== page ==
MODESTO — The Modesto City Council is expected to decide tonight whether to waive the nearly $8.5 million Seneca Foods owes the city for producing more wastewater than it is permitted under a city formula.
City officials are recommending the council grant what they are calling a one-time, nonprecedent-setting waiver to Seneca because the manufacturer has changed its production methods and no longer uses more wastewater than allowed. Officials said Seneca which produces canned peaches, fruit cocktail and apricots at its Modesto plant approached them with the request.
Interim Public Works Director Dave Rudat said its important to recognize manufacturers that do the right thing and to make sure the city remains competitive in retaining and attracting industry.
Because Modesto can process only so much wastewater, it allocates usage among its 44 biggest industrial users primarily food manufacturers such as Del Monte, Seneca and E.&J. Gallo Winery. The users produce about one-third of the citys annual wastewater flow.
The city also has created a wastewater capacity bank to facilitate the allocation of wastewater among its big industrial users. A 2007 City Council resolution requires the city to impose what it calls a capacity charge on those users if they exceed their wastewater allocation by 10 percent for two consecutive years or for three years during a five-year stretch.
Seneca works on compliance
Wastewater is composed of flow, total suspended solids and biochemical oxygen demand. Seneca exceeded the amount of biochemical oxygen demand it could produce in 2010 and 2011 because of its canned pear production line. That line was using a caustic solution to remove the pear skins. Before the start of the 2012 canning season, Seneca replaced that method with mechanical knife pear peelers, which resulted in Seneca coming into compliance.
The capacity charge can be used only for paying off debt issued for the wastewater system or for projects that expand the systems capacity, said Tom Sinclair, Modestos environmental regulatory compliance administrator. Manufacturers that pay the capacity charge also increase the amount of wastewater they can produce.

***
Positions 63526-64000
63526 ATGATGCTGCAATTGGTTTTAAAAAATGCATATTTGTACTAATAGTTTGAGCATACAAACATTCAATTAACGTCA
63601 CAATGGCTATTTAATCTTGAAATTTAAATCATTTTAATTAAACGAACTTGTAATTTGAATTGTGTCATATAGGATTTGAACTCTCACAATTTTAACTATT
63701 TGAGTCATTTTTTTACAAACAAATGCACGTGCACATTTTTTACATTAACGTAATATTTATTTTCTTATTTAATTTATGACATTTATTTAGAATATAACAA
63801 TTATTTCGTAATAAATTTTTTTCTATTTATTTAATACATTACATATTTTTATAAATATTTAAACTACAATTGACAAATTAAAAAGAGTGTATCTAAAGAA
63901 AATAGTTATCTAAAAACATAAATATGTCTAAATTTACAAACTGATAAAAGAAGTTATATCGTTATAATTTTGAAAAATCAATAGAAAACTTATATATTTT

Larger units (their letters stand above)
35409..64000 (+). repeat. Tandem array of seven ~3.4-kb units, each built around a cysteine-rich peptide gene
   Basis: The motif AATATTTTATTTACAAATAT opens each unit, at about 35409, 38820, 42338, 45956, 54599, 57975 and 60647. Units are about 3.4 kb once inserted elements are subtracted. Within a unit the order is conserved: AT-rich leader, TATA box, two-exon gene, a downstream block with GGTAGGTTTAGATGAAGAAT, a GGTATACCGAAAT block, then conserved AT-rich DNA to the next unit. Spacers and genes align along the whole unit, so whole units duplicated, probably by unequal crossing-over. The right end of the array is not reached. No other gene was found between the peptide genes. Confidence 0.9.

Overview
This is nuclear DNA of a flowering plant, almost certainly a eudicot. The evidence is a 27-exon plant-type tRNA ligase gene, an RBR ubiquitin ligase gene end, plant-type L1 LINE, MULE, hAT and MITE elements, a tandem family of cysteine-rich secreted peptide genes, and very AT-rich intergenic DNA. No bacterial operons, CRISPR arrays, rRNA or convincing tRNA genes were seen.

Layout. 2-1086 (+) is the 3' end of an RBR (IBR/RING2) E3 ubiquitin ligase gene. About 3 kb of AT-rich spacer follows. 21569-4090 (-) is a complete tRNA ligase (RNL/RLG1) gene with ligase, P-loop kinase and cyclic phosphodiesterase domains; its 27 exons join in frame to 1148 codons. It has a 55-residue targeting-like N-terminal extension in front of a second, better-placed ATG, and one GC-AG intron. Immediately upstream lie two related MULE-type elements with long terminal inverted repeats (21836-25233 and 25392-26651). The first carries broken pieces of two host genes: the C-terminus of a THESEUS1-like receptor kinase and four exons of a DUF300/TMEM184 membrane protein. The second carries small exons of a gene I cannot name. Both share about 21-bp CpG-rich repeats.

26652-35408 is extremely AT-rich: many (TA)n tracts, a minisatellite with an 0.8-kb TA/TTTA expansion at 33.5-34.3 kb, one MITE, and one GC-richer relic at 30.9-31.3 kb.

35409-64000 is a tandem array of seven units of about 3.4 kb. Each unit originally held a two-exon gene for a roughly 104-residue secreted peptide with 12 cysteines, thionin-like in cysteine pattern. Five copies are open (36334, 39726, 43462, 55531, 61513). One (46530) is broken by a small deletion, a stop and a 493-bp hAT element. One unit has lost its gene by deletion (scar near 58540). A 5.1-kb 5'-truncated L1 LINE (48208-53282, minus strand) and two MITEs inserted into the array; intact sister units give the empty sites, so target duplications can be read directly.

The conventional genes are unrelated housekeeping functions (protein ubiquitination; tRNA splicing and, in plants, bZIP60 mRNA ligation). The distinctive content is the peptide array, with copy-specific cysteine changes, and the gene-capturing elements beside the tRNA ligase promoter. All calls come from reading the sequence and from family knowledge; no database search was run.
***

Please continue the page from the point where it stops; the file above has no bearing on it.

Sinclair said it would not make sense to collect the $8.476 million Seneca owes the city because it made a permanent fix to the problem and would not need the additional wastewater capacity. He said that capacity now can be purchased from the city by other manufacturers.
Seneca officials did not return calls seeking comment Friday and Monday. But the head of the Manufacturers Council of the Central Valley said she supports the waiver.
The available wastewater capacity will be used to attract new industry or sold to a company wanting to expand, MCCV Executive Director Jennifer Carlson said in an email. Either action will bring jobs and revenue to the city, both of which are desperately needed, and will amount to much more than $8.5 million in the long run.
The manufacturing sector in Stanislaus County contributes over 20,000 jobs and $4 billion in output annually. Manufacturing matters to our local economy, and I am pleased to see the citys recognizing that.
Sinclair said the council has granted only one waiver, and that was to Squab Producers a couple of years ago. He said Squab owed the city a capacity charge of $198,753, but a waiver was granted because Squab had stopped exceeding its wastewater allotment when its business slumped in the recession.
He said the city has not imposed capacity charges on any other manufacturers because it is evaluating how much wastewater they produce. Sinclair said requests for any other potential waivers would be evaluated on a case-by-case basis.
The council will meet at 5:30 p.m. in the basement chamber of Tenth Street Place, 1010 10th St.
Bee staff writer Kevin Valine can be reached at firstname.lastname@example.org or (209) 578-2316.